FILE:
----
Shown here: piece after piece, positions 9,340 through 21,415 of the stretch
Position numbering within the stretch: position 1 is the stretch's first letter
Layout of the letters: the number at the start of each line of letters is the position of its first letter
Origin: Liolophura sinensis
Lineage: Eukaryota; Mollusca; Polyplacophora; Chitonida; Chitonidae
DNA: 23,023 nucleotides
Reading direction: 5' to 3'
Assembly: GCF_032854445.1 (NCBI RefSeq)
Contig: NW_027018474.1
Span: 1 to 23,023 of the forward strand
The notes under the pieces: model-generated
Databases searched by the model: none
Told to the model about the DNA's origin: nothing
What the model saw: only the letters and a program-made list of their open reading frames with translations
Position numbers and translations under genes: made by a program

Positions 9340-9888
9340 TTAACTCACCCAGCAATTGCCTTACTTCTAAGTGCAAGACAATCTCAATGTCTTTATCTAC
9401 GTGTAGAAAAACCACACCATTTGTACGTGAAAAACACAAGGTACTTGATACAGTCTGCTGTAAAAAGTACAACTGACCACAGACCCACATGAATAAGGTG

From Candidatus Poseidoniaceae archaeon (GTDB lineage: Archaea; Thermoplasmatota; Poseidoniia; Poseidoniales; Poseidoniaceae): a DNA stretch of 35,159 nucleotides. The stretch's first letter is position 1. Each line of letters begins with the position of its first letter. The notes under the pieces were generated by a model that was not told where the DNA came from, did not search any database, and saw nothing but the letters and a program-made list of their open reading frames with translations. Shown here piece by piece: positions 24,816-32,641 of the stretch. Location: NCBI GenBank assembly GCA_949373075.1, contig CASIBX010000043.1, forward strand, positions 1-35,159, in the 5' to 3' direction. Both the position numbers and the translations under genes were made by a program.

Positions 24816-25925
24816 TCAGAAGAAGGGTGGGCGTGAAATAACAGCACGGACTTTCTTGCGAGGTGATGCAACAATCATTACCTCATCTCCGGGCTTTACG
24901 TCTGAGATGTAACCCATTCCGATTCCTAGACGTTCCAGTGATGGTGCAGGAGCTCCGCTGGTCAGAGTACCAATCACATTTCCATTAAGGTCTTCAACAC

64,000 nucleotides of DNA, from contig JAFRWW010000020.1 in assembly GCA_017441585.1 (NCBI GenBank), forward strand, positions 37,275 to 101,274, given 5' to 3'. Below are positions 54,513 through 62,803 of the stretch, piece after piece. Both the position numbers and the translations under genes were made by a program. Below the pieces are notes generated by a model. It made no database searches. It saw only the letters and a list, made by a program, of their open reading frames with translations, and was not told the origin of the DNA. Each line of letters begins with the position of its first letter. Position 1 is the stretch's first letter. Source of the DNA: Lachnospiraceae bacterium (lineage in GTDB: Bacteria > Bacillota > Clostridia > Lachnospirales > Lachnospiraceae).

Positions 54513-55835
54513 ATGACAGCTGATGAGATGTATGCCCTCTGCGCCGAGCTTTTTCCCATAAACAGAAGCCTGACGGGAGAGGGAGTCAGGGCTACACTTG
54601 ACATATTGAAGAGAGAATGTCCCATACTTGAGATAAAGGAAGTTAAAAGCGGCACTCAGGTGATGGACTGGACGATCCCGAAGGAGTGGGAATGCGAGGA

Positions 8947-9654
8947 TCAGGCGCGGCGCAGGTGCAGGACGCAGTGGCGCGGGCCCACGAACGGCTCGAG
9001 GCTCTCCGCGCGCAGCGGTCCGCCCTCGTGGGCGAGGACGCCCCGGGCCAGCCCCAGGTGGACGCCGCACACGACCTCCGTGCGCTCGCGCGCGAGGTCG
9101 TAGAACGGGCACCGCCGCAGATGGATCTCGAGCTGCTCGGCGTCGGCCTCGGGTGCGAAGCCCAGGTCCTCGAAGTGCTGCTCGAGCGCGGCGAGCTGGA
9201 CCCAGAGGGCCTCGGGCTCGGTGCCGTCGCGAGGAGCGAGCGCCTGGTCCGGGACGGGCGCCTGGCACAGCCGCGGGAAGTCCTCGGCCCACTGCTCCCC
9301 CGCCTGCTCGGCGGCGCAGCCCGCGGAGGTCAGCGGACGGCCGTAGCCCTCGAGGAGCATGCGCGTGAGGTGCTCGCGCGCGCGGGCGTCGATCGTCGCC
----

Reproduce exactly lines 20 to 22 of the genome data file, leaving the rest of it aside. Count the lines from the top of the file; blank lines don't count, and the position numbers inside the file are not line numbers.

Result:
Positions 24816-25925
24816 TCAGAAGAAGGGTGGGCGTGAAATAACAGCACGGACTTTCTTGCGAGGTGATGCAACAATCATTACCTCATCTCCGGGCTTTACG
24901 TCTGAGATGTAACCCATTCCGATTCCTAGACGTTCCAGTGATGGTGCAGGAGCTCCGCTGGTCAGAGTACCAATCACATTTCCATTAAGGTCTTCAACAC